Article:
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New ideas from (ISC)2's new chief

ORLANDO, Fla. -- Rolf Moulton, CISSP-ISSMP, CISA, CCP, has been steering the ship of the (ISC)2 for about six weeks now. But the new CEO's relationship with the security certification organization goes back a ways. Moulton, who created information security programs for Unilever, BP America and the City of New York, formerly sat on the (ISC)2's board of directors. He says his primary goal is to improve member services. But Moulton told SearchSecurity at this week's Infosec World that he's also pondering some changes to the popular CISSP certification.

What is the first thing you'd like to bring to (ISC)2?
(ISC)2 is the first job where there's been a predecessor. [Outgoing CEO] Jim Duffy did a great job of taking what had been a volunteer organization and professionalizing it. He moved us from 3,000 constituents to more than 33,000 -- and still growing. What I see my

job as doing is taking the excellent foundation that Duffy created, including a highly professional staff, and positioning us for the next three to five years of growth, including doubling our constituent base. What are the implications of doubling the number of certified security professionals? Is (ISC)2 watering down the value of the cert?
No. There are different kinds of certifications to address different sectors of the market. We are the gold standard; we are ANSI*certified [for the CISSP]. We will get ANSI certification for other credentials. *American National Standards Institute But does certification mean something different as more and more people achieve it?
No. I see it taking on a meaning that maybe we need to fashion better. [The certification] represents really understanding a base of knowledge and practices. It represents a period of experience and it represents a code of ethics. As we get standard practices, similar to [those that] accountants and doctors [have], when practices become a procedure, then we will advance the profession. The CISSP exam is now translated into five languages and has achieved huge international growth. Is it becoming harder to establish common security practices that cross borders?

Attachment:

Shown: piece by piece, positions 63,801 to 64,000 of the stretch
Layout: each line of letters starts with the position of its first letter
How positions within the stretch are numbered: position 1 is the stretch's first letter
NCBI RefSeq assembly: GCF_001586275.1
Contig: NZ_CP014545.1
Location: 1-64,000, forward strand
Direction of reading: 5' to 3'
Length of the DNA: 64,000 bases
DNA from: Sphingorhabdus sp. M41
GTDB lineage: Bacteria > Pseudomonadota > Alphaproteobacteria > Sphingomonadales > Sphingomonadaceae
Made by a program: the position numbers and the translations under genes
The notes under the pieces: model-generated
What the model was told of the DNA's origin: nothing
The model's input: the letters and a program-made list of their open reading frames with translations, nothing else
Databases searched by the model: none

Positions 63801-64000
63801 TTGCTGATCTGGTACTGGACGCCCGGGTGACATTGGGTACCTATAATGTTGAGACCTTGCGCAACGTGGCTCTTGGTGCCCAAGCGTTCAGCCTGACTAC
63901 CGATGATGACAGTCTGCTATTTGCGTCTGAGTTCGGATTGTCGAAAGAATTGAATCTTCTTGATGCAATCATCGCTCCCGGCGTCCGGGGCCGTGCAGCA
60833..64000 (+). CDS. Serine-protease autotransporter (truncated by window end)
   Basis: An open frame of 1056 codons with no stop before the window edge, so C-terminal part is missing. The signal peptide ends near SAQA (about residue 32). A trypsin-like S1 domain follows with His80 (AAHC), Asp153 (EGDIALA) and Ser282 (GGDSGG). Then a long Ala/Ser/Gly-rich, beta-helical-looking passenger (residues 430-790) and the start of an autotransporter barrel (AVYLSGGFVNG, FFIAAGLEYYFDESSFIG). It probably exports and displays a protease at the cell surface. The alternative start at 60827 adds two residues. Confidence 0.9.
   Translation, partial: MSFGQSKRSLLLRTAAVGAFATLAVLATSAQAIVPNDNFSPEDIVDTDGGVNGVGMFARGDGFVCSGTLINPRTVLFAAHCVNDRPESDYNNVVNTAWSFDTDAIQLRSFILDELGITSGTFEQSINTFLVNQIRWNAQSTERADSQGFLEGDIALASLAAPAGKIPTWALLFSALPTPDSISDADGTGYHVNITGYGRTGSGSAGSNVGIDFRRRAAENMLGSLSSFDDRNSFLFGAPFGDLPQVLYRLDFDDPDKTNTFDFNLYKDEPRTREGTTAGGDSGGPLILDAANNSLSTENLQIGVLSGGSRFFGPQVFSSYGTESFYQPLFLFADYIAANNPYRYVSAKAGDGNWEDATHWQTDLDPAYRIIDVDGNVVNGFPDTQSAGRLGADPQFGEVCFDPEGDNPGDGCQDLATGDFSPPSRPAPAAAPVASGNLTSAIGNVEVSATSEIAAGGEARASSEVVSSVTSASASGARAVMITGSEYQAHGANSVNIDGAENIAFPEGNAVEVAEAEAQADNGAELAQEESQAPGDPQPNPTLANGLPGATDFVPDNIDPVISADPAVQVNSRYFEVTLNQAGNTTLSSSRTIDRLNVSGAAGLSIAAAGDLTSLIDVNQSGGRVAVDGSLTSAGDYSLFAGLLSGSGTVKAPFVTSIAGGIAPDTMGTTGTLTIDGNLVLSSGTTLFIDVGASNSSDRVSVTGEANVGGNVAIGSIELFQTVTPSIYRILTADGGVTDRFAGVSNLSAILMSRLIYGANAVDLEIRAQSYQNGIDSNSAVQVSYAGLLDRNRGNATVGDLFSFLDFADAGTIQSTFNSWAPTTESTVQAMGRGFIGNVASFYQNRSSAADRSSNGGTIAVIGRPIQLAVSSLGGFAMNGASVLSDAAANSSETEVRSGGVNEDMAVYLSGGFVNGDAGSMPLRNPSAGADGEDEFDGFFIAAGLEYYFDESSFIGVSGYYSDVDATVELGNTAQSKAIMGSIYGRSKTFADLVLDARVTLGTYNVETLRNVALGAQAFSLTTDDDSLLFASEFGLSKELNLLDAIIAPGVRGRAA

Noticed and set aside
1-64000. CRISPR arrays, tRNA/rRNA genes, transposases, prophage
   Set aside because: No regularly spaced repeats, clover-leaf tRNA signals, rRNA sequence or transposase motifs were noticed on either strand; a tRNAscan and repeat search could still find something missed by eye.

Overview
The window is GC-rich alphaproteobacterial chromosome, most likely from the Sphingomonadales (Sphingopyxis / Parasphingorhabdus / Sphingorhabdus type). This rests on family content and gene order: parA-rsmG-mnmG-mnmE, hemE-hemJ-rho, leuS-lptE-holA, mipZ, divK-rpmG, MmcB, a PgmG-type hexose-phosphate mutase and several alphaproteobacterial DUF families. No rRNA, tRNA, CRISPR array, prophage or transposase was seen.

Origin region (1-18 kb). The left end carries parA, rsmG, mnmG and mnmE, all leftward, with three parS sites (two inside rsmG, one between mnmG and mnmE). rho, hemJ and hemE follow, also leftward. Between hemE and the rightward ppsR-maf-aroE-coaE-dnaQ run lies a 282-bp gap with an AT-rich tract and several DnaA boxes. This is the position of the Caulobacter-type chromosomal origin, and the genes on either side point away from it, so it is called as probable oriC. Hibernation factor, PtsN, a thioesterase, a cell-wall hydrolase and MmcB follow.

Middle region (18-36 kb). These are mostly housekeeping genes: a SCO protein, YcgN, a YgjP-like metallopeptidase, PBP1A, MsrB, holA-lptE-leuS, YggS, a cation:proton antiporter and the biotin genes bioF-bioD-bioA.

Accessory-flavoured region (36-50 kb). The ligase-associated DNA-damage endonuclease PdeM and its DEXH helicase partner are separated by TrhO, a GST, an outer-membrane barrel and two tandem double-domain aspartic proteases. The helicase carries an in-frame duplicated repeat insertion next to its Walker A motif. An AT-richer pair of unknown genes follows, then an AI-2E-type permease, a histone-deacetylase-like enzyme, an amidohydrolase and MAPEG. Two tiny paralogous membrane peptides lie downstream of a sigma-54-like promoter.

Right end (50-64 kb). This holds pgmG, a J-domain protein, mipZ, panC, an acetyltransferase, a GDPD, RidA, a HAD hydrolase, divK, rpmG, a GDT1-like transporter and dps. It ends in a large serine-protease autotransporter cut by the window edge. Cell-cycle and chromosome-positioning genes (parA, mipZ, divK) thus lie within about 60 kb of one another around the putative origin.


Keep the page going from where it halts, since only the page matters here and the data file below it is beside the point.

If you have an international standard, the intent is to make it global. Will there be regional or country specific implementations? Yes. But the intent is to make it global. As you do that, do you need to create components within the exam that are specific to certain nations and regulations that exist within those nations?
We're looking at that. We're looking at that in two countries, which I won't name right now.

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It would be premature to announce that until we come to closure. It would not be a country-specific certification, though. I think of them as little oak clusters added to the [CISSP] badge.

I don't see us coming down to the level of saying you're a U.S. Sarbanes-Oxley specialist. But U.S. and European law are increasingly driven by a compliance perspective. So a government specialty that dealt with regulatory compliance might be a good thing. But are we going to do it? We're still working to try to find out. One criticism of the exam is that it should feature more hands-on material. How do you answer that charge?
Increasingly we're putting in scenarios, higher cognitive testing. I'm not sure what the right level of scenario-based testing is. Editor's Note: (ISC)2 estimates that 20% to 25% of its questions are scenario-based and says it is looking at expanding that percentage. As more security pros earn CISSP accreditation, do you see the need to add new segments of certification or higher levels of certification that distinguish those practitioners with more experience?
We have been looking at analogies to MDs, CPAs and engineers. An MD is an MD; a CPA is a CPA. We think that a CISSP is a lifetime credential. But we're still looking above and below CISSP to see what makes more sense in the market today and what makes more sense in the market five years from now. But is the right answer to reinforce the CISSP with more extensions? Or is there the need for a horizontal-level certification? I started off as an information security manager. I did risk management. Is risk management a horizontal [practice] or is it higher [than information security]? You could say risk management is higher in some cases because information security comes under it. Is a compliance officer different than a security manager? I don't see a lot of blacks and whites. I see a lot of grays. I don't think we need a new credential. I think we need to bolster the CISSP. I feel more comfortable to say [these roles] are horizontal than to say that one is higher or lower.

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